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  • Writer's pictureThe Fiction Fox

Review: Natural Law - Solomonica de Winter

Genre: Sci-fi

Published: Prometheus, October 2022

My Rating: 2/5 stars

As a Dutchy myself, who reads and writes almost exclusively in English from the age of 13, I knew I had to read this book as soon as I heard about it. Natural Law is a sci-fi/dystopian epos, written in English by Dutch author Solomonica de Winter, to be published on the Dutch/Belgian market. Not only am I very excited to see multi-lingual reading becoming more and more popular amongst young adults, I also feel the author deserves a lot of praise for this feat of writing in her second language, regardless of the quality of the book itself.

Unfortunately, the book itself didn’t work for me, and I ended up DNF-ing it around the 65%-mark. The story follows Gaia, a 17-year old lone-survivor, outcast and the last “mutant” of her kind in a post-apocalyptic New America. In a dystopian wasteland where the written world is outlawed, Gaia embarks on a quest to find the last written text in existence, all the while outrunning different adversaries who would like to see her dead.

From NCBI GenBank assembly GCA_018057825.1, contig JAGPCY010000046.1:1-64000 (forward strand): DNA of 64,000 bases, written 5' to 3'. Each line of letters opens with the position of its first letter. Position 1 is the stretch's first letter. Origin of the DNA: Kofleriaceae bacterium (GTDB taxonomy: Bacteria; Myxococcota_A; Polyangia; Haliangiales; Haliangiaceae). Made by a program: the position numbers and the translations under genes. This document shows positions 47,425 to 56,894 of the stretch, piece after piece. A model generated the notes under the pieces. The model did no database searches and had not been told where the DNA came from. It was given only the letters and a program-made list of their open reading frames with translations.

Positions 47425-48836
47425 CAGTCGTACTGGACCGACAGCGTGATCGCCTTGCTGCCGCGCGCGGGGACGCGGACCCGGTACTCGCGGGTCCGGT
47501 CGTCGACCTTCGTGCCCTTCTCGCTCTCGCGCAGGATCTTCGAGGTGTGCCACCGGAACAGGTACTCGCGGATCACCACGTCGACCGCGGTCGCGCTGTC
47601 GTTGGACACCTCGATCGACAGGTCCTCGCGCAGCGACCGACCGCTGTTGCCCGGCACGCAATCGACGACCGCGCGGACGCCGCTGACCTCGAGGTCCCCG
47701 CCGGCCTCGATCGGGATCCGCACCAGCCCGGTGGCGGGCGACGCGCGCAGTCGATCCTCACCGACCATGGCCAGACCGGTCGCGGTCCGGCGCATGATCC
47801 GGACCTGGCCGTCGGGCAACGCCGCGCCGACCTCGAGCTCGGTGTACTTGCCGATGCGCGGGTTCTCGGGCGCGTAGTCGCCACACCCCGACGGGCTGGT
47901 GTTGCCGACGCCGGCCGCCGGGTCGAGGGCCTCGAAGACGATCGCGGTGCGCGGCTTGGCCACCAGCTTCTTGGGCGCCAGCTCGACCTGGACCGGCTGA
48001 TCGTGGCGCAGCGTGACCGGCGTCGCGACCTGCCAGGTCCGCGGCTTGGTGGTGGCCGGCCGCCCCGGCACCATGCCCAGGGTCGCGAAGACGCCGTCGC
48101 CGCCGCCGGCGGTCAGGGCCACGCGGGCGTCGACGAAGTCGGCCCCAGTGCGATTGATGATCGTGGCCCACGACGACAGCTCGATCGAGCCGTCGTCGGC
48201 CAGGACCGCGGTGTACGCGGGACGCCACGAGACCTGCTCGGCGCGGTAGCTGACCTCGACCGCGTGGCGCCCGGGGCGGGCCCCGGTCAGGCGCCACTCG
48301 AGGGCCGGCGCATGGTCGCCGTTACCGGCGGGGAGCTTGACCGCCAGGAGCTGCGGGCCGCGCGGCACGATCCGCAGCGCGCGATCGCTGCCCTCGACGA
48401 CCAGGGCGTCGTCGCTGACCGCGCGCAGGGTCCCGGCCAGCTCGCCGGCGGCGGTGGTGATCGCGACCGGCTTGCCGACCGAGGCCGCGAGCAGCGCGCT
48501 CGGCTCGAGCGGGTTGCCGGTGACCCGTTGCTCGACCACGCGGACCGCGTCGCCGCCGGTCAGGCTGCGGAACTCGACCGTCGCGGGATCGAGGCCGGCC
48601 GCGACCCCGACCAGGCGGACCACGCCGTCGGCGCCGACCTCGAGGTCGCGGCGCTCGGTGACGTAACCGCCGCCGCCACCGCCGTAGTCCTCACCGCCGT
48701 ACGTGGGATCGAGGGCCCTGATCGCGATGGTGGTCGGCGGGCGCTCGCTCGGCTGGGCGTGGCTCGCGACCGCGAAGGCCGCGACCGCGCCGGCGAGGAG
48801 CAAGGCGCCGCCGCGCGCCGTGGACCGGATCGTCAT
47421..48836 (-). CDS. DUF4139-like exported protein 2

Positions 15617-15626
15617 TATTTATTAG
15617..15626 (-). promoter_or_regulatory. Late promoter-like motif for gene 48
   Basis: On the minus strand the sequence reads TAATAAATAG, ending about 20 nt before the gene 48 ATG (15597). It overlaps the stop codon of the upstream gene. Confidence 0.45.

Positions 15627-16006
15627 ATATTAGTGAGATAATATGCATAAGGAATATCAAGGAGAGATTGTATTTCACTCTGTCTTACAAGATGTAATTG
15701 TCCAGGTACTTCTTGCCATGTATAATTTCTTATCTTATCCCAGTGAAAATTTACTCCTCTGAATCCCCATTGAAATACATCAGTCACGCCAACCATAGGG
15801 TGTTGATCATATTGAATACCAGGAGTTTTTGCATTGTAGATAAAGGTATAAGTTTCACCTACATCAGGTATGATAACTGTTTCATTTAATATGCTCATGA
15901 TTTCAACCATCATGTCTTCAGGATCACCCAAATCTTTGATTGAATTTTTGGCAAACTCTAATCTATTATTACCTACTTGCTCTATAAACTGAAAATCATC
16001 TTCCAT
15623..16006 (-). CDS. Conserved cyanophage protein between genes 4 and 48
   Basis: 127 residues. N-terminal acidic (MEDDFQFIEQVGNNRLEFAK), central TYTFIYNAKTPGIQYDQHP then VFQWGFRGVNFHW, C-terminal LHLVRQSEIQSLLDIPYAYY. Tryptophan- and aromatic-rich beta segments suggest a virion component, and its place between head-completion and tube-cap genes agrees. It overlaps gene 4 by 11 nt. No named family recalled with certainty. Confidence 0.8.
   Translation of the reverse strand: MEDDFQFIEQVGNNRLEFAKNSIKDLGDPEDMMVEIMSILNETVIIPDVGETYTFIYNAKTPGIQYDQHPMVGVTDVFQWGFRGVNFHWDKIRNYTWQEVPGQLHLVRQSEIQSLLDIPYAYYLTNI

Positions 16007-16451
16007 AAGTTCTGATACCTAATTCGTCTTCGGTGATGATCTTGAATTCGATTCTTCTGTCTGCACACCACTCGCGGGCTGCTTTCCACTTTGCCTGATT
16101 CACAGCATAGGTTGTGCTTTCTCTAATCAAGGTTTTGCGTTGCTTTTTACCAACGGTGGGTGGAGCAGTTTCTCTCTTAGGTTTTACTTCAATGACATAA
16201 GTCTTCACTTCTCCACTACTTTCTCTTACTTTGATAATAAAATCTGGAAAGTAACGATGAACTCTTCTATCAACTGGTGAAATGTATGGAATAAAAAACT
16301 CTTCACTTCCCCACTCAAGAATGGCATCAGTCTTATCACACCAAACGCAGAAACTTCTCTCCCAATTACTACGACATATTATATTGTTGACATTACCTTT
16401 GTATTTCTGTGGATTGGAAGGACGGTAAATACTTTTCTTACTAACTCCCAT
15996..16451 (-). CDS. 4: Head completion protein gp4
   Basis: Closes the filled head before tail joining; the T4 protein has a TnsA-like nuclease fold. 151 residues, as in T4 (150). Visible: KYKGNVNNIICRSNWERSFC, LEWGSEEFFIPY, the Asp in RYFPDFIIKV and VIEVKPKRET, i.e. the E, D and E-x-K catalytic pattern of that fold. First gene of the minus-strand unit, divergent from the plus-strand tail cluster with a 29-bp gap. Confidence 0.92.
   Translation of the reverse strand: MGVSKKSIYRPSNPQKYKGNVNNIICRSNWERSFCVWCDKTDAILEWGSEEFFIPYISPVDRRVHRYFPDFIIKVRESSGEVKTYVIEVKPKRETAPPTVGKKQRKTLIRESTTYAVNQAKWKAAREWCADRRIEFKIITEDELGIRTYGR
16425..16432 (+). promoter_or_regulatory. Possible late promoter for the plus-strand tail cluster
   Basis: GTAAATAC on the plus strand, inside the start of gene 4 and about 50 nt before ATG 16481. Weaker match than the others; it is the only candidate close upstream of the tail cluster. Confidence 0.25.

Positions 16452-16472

Whilst the set-up and concept are interesting, the story failed me in terms of execution. The story feels very similar to early 2010-dystopia’s like The Hunger Games, so much so that it lacks a little identity of its own. Additionally, the quick jumps in time and place in the narrative quickly become disjointed and disorienting, and make for a frankly unpleasant reading-experience.

My biggest problem with the novel unfortunately lies in the writingstyle. Although I commend the author for her grasp of a second language, the writingstyle was absolutely grating and borderline unreadable. De Winter writes in an unnaturally overwritten, almost biblical tone, that often feels like the original text was put through a thesaurus. I can’t quite tell if this was deliberate or not, but regardless, it made this book a chore to read.

Overall: two stars and a massive compliment to a Dutch publisher and young author branching out into a different language then their own. As a standalone novel however, this would’ve been closer to a 1-star book for me.

Find this book here on Goodreads.


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